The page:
• Schools are Gardens not Factories

    Posted by Brad Capener on 3/30/2020

    Embracing Supplemental Enrichment Education during the COVID-19 Pandemic

     

    “.... schools are much more like gardens than they are like factories. And great gardens aren’t the result of modernist design or entrepreneurial innovation. They are products of attention, devotion, and love. They are complex systems that demand our time and respond to our care. And in a thousand different blooms, they reward us with their beauty.” Valerie Straus

    As we enter into uncharted territory with schools closing until April 28 (unless the Governor extends the date), it is natural for parents and teachers to feel a sense of lost time and opportunity; of lost instruction equating to a loss of achievement and learning; and, just as important, teachers may feel a loss of connection to their students - the daily interaction and the purpose that serves. Teachers teach because they crave working daily with children. It's also natural for students to feel anxiety and a sense of loss for their schooling and daily interactions with friends and with teachers. School provides safety, routine, support, and so much more. 

    While all of these feelings are very valid and understandable, I want you to know that it’s going to be okay. We’re going to make it through this time and we’re going to be stronger for it!  

    During this time, I would like you to dream big and think about creating that incredible unit you’ve always wanted to do but never had the time. I want you to shoot for the stars and make this time into an incredible opportunity for your students to explore and grow in new ways. 

    Am I concerned about a loss of achievement? 

    I was at first. Not so much now….

    I guess I’m not overly concerned because schools, to my way of thinking, resemble gardens not factories. We are not creating widgets after all, but growing human beings to reach their full potential - future contributors, leaders and citizens of this country. They represent our future prosperity and the continuation of our great Democracy. Will a month or two of lost traditional school alter their success or forever change the direction of their journey? No, I don’t believe so.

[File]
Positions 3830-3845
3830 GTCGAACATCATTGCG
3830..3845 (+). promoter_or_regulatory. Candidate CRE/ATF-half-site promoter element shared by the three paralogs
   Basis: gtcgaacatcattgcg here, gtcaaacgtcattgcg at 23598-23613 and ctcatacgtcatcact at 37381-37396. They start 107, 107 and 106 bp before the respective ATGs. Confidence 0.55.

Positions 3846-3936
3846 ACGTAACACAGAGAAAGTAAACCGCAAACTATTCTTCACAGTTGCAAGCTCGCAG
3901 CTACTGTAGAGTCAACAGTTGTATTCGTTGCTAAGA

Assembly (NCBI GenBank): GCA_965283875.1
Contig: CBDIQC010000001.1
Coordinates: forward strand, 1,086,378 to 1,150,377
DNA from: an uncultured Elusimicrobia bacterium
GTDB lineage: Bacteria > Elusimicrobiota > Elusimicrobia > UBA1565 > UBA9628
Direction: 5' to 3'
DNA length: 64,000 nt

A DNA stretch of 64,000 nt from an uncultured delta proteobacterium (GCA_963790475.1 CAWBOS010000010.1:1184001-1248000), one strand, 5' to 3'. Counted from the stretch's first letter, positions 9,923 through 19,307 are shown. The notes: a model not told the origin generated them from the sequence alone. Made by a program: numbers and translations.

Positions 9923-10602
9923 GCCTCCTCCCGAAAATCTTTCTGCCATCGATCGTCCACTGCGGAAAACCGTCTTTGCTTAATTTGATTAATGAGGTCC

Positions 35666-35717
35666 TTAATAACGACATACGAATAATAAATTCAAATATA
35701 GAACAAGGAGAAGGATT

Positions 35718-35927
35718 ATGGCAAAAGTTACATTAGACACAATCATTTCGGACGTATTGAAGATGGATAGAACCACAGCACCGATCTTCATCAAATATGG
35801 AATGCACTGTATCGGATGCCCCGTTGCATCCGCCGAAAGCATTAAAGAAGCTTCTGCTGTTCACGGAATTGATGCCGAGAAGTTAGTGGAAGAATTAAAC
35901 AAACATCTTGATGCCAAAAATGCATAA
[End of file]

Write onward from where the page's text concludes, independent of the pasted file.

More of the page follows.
After all, as a school district, we are striving to deliver the process rather than a product of learning. For example, applying the scientific method is a process of learning. Being asked to solve problems, whether in math class, health class, history class, AVID tutorial, or socially on the playground - reflects a similar thinking process used by adults every day in their work and in parenting. We are asking our students to think and read critically - to not just believe what they hear, but to research and form their own opinions; and once formed, to express those opinions in writing, in debate, in respectful dialogue, etc. We want our students to respect themselves and see their own worth and how special each of them is to our world. This is NOT widget making. This is planting, growing, weeding, nurturing, and otherwise tending to the growth. 

     

    While grades and standards and tests are important markers to check that students are learning and achieving, our real focus needs to remain on the process of learning. After all, the process is about capturing the imagination. The process engages the learner and instills curiosity. The process produces healthy socialization. The process produces creativity and ingenuity - two key American qualities that set us apart from other countries, and that has produced the personal computer, sent men to the moon and women to space stations, etc. 

     

    Given that education is about process, what can that mean for our children sitting at home, no longer allowed to attend school in a traditional sense due to a pandemic? While the COVID-19 pandemic brings unique challenges and fears about losing ground academically, let me offer that enrichment is in fact, an opportunity.

     

    Enrichment is an opportunity for your student to explore their natural interests, and they can continue to focus on the process of learning while at home. Additionally, you as their teachers will be reaching out with supplemental enrichment ideas in a variety of rich subject matters. You will be contacting your students and checking in, providing ideas and opportunities to learn. To extend the metaphor, we have transplanted the garden, but we continue to prune, to encourage, to offer opportunity for growth and enrichment.

     

    In summation, while the loss of structured instructional time is unfortunate, much of the year’s instruction has been delivered, and this period of time can be focused on promoting and enhancing the process of learning (reading for pleasure; critically reading and having opinions; solving problems; being creative, music appreciation, science experiments they can do at home, etc.). We can encourage them to follow their interests!  

     

    We are growing little human beings, and we can continue to grow them at home as well as at school! I want you all to take care of yourselves and to know that we are here to support you. You are amazing professionals and I am excited to see and learn about all the great supplemental ideas you’re going to create! I have attached two articles. One, I sent it to parents and talks about the difference between homeschooling and crisis schooling. The other hits a similar theme about school as gardens. Thank you!

     

    Brad

    https://www.heatheranneworld.com/post/homeschooling-is-not-the-same-as-crisis-schooling-advice-during-coronavirus-covid-19-shut-downs

     

    https://www.washingtonpost.com/news/answer-sheet/wp/2015/10/10/american-schools-are-modeled-after-factories-and-treat-students-like-widgets-right-wrong/




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